Virgin Money has increased the rate new buy-to-let borrowers revert to at the end of their fixed or tracker period by 0.2 per cent.
Today the lender launched a new range of buy-to-let mortgages and said new customers will revert to a new rate of 4.99 per cent at the end of the the end of the fixed or tracker period.
The change does not affect existing buy-to-let borrowers, who will continue to revert to 4.79 per cent, and it does not affect residential borrowers, new or old.
Virgin Money commercial director for mortgage and savings Peter Rogerson says: “Buy-to-let is an important segment of the mortgage market, and is becoming increasingly important to Virgin Money. These mortgages have a different risk profile from residential lending which is why many lenders have a separate revert rate from residential loans.
“We believe this is a sensible approach, and so all our new buy-to-let mortgages will include this feature. There are no changes for existing customers.”
The new range is available through intermediaries, branches and over the phone, with rates starting from 3.38 per cent for a two-year fixed rate with a £1,995 fee.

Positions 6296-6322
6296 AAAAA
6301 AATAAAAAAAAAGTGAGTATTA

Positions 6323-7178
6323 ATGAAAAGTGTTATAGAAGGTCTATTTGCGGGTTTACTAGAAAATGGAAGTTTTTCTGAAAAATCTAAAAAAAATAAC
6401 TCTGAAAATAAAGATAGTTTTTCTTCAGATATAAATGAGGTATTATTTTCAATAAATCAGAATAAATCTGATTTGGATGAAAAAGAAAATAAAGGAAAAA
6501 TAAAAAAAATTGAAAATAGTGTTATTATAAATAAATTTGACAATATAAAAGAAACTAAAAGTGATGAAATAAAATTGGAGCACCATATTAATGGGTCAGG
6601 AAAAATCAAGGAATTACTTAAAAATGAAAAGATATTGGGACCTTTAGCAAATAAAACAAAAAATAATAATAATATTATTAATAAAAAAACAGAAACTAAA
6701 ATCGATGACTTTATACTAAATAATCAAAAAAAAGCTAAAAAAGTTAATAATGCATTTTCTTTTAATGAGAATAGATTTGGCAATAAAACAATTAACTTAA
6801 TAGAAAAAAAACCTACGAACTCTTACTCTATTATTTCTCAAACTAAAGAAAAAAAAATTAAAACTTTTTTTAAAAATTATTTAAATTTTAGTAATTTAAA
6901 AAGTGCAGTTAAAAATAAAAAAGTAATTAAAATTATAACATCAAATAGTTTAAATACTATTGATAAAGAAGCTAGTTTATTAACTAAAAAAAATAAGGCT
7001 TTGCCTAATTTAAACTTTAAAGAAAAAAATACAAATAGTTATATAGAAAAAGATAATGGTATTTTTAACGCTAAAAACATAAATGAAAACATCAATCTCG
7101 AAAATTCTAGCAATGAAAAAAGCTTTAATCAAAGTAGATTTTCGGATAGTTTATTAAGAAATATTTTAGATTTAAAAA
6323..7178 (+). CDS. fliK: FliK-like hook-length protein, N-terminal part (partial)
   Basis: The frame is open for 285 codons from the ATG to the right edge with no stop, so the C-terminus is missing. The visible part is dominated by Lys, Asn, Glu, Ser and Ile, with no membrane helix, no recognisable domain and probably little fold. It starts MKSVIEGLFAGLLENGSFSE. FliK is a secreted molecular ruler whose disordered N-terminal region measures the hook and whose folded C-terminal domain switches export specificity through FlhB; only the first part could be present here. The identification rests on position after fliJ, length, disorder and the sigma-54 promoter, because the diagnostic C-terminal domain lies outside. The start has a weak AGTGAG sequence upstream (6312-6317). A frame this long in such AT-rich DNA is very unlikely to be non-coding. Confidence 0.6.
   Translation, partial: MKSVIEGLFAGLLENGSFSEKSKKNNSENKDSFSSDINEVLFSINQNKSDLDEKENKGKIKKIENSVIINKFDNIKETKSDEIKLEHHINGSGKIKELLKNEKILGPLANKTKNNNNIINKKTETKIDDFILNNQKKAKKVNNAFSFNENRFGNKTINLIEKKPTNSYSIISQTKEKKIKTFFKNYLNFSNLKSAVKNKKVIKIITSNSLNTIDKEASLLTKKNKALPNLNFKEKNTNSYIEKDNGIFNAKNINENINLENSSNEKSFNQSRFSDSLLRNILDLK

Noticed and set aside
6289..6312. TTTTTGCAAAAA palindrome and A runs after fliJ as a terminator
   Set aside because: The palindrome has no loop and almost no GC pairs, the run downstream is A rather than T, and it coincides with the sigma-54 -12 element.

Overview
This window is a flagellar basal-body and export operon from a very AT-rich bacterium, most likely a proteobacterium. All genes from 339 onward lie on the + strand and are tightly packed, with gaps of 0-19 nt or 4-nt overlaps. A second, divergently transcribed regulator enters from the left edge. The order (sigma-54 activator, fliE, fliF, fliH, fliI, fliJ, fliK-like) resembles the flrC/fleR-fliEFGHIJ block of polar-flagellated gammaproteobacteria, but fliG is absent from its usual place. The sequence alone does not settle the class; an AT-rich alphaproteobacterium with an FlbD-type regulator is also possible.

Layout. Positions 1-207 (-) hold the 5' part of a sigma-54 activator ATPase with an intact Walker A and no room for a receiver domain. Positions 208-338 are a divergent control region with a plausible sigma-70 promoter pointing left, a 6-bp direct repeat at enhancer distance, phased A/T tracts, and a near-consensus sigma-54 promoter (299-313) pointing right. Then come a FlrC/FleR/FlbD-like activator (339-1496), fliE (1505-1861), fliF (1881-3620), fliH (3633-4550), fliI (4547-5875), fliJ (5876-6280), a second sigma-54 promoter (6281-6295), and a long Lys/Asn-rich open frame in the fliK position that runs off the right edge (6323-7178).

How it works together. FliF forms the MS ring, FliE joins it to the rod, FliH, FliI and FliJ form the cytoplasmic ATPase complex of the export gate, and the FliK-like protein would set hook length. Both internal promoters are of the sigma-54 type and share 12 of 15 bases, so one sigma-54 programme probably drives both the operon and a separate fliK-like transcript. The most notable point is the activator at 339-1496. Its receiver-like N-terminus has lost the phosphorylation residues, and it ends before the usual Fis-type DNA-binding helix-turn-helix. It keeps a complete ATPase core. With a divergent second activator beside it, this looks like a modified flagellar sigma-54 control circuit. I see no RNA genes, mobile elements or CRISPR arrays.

Today, Mortgage Strategy reported West Bromwich Building Society had told 6,700 of its buy-to-let tracker customers that their rates will increase by 2 per cent on 1 December.
All of the borrowers have mortgage accounts with West Bromwich Mortgage Company, its now closed specialist lending arm, and are landlords with multiple properties.
The affected borrowers are on a variety of different rates but all will see a 2 per cent increase in December.
The building society says it has increased the trackers as a result of “market conditions” and that the change is allowed as part of the mortgage contract.
A spokesman for the building society says: “These changes, which are permitted under the terms and conditions of the accounts, are a reflection of market conditions and the need for us to carry out our business prudently, efficiently and competitively.”
West Brom’s move follows that of Bank of Ireland, which on 1 May increased its tracker mortgage rate for 13,500 borrowers. The rate rose from base rate plus 1.75 per cent to base rate plus 4.49 per cent for buy-to-let deals and base plus 2.49 per cent for residential.
From 1 October, it will rise again for residential borrowers to base plus 3.99 per cent. The bank says it is due to higher capital requirements.
However, in late May Bank of Ireland reversed its hike for 1,000 flexible accounts customers and 200 more who had switched to a tracker mortgage.